MELBOURNE: The leader of Australia’s biggest state economy, New South Wales (NSW), on Thursday announced his resignation from politics two years out from the next election, citing ill-health in his family as one reason for his surprise departure.
State Premier Mike Baird has overseen major privatisation and infrastructure investment in Australia’s most populous state, which is worth A$530 billion ($398.19 billion) and larger than the economies of Thailand, Malaysia and the Philippines.
“I said many times I didn’t want to become a career politician,” 48-year-old Baird told reporters in Sydney.
“I wanted to go as hard as I could for as long as I could and then step aside. Well, today, I am making good on that pledge.”
The NSW economy accounts for 31 percent of Australia’s gross domestic product with a population of 7.3 million.
In recent years NSW has seen sustained investment in infrastructure funded by a wave of privatisations, the most recent being the A$16.2 billion sale of power networks Ausgrid in October and TransGrid to an international consortium of funds for A$10.26 billion in November 2015.
A vote to replace Baird will be held next week, with state treasurer Gladys Berejiklian seen as the front runner.
Berejiklian has worked closely with Baird on the privatisation plans so a promotion to leadership is expected to see a continuation of current NSW economic policies.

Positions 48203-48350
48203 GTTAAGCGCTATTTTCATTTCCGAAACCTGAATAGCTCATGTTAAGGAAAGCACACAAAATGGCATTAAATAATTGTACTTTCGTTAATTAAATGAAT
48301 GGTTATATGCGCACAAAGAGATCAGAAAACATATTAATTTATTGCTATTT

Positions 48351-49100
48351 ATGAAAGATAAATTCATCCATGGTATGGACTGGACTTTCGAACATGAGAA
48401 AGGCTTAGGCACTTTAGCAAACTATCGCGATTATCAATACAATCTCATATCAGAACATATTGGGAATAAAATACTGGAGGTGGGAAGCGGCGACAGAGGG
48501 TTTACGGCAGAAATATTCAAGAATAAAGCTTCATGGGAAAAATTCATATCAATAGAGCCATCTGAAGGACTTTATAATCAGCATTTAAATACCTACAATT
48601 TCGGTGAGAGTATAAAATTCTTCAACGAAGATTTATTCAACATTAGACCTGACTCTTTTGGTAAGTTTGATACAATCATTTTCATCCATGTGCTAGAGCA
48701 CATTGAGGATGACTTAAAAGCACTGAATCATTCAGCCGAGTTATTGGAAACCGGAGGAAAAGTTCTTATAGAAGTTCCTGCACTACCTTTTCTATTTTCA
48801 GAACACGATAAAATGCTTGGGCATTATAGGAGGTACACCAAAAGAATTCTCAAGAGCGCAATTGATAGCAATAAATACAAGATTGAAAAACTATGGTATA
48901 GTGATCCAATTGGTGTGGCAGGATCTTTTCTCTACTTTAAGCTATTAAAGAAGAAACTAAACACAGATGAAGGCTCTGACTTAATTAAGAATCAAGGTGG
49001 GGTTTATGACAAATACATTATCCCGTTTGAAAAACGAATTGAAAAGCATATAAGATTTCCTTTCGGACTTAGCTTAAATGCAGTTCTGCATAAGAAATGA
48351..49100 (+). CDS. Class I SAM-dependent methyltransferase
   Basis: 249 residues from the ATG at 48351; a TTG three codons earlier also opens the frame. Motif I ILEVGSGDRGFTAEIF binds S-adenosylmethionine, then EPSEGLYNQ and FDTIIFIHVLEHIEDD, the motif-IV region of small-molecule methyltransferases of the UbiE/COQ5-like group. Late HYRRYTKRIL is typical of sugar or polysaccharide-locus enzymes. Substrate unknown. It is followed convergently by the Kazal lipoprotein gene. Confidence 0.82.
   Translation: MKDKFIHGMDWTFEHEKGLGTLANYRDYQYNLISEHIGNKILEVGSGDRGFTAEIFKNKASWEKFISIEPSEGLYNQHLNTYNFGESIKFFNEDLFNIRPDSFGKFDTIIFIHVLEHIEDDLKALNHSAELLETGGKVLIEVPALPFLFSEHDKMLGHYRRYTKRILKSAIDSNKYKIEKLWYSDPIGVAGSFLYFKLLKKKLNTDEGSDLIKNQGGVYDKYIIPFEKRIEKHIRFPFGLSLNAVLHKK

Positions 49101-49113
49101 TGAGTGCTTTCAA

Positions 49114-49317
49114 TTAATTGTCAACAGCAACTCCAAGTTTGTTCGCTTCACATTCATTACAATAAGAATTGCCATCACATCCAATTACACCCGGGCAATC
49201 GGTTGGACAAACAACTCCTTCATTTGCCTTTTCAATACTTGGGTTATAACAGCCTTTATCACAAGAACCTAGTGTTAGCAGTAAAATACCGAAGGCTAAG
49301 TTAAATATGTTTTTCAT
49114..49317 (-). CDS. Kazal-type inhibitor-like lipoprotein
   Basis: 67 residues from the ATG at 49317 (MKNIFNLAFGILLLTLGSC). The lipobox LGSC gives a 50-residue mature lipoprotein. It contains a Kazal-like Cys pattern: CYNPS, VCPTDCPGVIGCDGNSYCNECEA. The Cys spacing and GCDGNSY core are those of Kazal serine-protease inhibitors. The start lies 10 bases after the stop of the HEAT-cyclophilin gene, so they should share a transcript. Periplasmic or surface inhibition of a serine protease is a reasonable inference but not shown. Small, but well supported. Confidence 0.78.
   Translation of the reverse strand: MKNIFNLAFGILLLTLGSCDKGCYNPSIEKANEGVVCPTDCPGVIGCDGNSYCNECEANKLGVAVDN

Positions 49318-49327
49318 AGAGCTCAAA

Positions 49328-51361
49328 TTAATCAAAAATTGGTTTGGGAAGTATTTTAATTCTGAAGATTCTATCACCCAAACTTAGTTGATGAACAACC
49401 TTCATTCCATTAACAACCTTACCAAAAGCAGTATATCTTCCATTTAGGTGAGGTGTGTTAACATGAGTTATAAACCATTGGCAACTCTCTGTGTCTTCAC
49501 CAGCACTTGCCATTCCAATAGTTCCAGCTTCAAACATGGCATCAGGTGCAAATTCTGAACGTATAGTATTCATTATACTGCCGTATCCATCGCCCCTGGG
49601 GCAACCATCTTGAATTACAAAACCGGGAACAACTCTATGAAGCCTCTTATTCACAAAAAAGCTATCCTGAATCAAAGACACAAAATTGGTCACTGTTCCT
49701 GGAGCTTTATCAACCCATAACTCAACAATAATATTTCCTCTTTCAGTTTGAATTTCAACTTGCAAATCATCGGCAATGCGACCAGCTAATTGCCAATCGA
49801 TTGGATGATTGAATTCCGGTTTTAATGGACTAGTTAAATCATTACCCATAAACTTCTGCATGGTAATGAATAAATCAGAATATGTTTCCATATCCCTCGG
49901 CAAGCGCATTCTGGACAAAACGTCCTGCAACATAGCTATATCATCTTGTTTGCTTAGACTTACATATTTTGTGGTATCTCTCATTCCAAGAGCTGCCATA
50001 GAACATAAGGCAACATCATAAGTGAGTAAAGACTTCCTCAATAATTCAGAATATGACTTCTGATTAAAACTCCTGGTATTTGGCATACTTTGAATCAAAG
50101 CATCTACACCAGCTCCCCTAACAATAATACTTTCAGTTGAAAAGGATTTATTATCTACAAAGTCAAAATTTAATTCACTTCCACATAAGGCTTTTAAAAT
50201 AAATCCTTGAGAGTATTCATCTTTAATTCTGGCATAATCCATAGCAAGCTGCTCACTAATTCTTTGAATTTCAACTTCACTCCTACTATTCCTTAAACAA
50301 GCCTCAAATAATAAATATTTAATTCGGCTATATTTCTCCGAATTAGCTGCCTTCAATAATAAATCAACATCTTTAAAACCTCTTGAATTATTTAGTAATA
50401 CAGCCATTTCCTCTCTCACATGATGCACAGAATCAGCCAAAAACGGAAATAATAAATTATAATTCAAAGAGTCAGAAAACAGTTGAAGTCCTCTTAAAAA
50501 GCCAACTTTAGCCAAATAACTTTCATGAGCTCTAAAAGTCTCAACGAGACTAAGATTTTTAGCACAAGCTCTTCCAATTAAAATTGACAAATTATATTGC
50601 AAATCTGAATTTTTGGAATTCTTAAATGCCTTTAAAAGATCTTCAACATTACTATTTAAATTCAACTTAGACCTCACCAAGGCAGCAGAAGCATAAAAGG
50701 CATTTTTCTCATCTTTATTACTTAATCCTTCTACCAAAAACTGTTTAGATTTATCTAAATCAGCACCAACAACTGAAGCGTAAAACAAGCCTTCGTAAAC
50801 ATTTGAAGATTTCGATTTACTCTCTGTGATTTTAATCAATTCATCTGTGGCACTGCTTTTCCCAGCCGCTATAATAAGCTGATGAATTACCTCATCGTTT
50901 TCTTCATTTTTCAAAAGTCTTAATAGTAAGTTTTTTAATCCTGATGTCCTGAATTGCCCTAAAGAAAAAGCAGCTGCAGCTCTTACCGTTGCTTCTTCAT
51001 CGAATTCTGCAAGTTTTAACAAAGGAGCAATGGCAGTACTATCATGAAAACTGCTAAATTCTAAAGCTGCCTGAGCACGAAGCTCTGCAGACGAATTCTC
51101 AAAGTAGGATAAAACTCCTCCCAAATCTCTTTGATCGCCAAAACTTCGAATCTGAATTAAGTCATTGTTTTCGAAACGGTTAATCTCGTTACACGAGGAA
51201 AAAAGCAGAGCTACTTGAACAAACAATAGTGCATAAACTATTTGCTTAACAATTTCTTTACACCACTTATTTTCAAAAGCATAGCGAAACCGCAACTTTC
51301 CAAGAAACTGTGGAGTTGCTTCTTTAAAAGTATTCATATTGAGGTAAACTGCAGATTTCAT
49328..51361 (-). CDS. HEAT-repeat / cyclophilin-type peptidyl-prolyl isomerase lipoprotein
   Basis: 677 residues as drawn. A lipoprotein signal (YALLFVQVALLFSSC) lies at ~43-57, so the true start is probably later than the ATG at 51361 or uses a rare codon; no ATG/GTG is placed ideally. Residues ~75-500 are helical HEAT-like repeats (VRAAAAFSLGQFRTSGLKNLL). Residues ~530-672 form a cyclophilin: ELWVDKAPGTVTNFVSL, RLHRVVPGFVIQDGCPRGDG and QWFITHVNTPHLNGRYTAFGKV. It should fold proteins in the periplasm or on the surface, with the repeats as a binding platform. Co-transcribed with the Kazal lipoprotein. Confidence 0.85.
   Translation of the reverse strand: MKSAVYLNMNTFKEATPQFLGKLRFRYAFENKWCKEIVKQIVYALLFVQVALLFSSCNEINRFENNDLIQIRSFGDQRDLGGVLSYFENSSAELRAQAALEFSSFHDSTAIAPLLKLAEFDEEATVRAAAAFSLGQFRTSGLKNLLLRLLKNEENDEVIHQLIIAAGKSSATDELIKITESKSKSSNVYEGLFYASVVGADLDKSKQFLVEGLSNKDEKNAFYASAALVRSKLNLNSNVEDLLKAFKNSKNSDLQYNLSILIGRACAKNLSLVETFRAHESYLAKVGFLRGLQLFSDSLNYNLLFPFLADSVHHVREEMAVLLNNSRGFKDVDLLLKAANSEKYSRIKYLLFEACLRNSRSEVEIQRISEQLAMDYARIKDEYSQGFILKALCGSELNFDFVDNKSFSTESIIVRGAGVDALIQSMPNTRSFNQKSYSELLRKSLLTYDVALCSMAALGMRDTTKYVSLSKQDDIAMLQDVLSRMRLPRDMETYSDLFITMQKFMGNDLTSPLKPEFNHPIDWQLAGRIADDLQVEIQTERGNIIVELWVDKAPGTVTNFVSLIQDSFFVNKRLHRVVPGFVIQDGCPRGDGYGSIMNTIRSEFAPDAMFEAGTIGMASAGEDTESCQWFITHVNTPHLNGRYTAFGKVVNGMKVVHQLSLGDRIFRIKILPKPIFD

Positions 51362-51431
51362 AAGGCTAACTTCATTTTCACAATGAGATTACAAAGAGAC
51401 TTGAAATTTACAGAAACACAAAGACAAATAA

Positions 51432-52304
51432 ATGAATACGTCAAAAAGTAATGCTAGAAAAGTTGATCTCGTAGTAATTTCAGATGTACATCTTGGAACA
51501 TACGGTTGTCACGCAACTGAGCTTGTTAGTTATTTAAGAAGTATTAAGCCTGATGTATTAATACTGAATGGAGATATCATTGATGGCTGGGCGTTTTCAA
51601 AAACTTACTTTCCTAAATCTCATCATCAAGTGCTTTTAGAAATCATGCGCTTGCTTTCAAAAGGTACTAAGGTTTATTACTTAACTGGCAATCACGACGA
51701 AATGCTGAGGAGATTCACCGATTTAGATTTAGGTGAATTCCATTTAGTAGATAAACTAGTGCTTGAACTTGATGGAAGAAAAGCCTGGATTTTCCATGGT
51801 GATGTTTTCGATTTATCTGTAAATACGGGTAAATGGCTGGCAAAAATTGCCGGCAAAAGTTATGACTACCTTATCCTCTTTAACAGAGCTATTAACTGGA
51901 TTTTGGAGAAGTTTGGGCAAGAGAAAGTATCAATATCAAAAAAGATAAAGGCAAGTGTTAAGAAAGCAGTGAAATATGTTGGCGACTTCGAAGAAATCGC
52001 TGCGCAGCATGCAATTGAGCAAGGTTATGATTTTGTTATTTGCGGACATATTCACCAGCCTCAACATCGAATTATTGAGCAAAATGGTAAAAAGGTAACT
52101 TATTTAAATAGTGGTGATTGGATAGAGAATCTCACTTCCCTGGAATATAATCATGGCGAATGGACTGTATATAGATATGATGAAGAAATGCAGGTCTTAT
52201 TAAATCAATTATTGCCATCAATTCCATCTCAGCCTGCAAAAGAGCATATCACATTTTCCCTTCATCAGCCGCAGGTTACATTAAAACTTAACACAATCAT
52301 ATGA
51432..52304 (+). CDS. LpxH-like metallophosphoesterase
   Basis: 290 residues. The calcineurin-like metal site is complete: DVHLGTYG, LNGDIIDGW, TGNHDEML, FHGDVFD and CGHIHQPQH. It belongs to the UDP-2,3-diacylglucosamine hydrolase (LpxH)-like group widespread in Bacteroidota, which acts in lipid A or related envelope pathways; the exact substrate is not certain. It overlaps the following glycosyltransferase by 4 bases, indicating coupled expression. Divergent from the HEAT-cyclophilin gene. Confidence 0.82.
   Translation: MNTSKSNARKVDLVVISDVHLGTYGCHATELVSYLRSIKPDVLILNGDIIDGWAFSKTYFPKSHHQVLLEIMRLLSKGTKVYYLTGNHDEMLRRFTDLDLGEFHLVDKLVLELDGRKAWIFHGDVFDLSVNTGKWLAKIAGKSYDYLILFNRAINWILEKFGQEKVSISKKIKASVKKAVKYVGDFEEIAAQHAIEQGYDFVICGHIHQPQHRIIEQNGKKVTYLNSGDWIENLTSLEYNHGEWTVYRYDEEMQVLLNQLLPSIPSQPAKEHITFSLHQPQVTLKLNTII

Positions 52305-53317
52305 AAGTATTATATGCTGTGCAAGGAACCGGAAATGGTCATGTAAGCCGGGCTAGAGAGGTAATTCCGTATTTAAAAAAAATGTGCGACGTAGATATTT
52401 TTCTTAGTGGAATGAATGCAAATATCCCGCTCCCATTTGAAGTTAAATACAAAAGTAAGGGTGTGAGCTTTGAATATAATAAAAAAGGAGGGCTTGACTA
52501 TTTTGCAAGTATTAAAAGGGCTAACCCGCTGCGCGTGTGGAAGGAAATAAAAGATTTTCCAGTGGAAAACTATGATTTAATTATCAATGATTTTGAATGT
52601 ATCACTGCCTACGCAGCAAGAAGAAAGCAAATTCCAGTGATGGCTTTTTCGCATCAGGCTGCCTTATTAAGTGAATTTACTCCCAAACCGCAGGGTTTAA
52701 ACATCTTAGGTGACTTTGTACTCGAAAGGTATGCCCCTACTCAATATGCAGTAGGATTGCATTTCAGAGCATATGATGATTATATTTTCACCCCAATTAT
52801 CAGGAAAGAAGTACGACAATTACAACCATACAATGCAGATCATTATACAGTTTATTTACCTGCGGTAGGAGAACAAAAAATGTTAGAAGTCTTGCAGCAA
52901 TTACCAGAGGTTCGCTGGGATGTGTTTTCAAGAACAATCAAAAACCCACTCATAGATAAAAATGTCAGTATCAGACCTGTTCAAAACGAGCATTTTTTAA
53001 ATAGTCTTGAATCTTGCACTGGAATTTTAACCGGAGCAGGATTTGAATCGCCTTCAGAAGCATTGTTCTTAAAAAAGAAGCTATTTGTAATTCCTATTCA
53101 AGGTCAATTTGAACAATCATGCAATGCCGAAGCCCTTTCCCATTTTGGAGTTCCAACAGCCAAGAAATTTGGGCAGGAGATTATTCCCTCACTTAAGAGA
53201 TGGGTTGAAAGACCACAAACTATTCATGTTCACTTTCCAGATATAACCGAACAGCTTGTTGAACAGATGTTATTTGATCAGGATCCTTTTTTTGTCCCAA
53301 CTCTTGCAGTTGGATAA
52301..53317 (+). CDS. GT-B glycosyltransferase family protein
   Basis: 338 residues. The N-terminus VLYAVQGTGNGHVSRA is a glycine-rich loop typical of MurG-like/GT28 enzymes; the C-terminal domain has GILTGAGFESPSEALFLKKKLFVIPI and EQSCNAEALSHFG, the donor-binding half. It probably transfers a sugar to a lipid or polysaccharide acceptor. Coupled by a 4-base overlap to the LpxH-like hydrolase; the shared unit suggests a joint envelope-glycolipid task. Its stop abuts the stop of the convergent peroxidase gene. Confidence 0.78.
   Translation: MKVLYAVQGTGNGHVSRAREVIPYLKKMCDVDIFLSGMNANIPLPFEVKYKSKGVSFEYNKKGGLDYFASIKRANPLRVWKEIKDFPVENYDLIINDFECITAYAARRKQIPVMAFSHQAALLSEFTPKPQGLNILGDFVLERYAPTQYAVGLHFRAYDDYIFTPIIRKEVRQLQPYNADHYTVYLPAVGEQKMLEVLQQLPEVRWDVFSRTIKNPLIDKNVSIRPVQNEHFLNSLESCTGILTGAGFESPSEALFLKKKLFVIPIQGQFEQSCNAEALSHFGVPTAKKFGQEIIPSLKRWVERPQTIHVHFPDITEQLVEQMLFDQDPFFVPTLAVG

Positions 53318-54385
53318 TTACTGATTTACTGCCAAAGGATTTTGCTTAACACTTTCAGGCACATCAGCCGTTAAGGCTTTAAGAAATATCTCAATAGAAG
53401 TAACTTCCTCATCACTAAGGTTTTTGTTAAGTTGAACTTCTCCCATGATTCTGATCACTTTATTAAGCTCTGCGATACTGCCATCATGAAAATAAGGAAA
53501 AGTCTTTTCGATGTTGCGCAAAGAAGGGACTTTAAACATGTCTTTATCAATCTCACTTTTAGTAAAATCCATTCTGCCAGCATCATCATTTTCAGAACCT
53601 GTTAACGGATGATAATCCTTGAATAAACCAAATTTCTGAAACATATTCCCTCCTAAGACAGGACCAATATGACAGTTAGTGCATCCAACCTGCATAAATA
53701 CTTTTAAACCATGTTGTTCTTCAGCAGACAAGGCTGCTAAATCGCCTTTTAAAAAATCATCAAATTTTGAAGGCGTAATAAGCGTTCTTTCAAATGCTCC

“Berejiklian and Baird have committed to infrastructure investment through privatisations. Should she become premier, I can’t see any change in that,” said Peter Chen, professor of political science, University of Sydney.
The new state leader will be in place for the next asset sale by NSW, a 50.4 percent stake in Endeavour Energy that powers parts of southern Sydney and is expected to attract bids of around A$4 billion.
Baird has been Australia’s most popular state leader, comfortably securing re-election in 2015, but was forced into several embarrassing u-turns last year after banning greyhound racing and restricting the purchasing alcohol across the state.
Despite those blemishes on his record, Baird had long been seen as a future leader of the country’s ruling Liberal Party, especially as current conservative Prime Minister Malcolm Turnbull remains under sustained pressure. — Agencies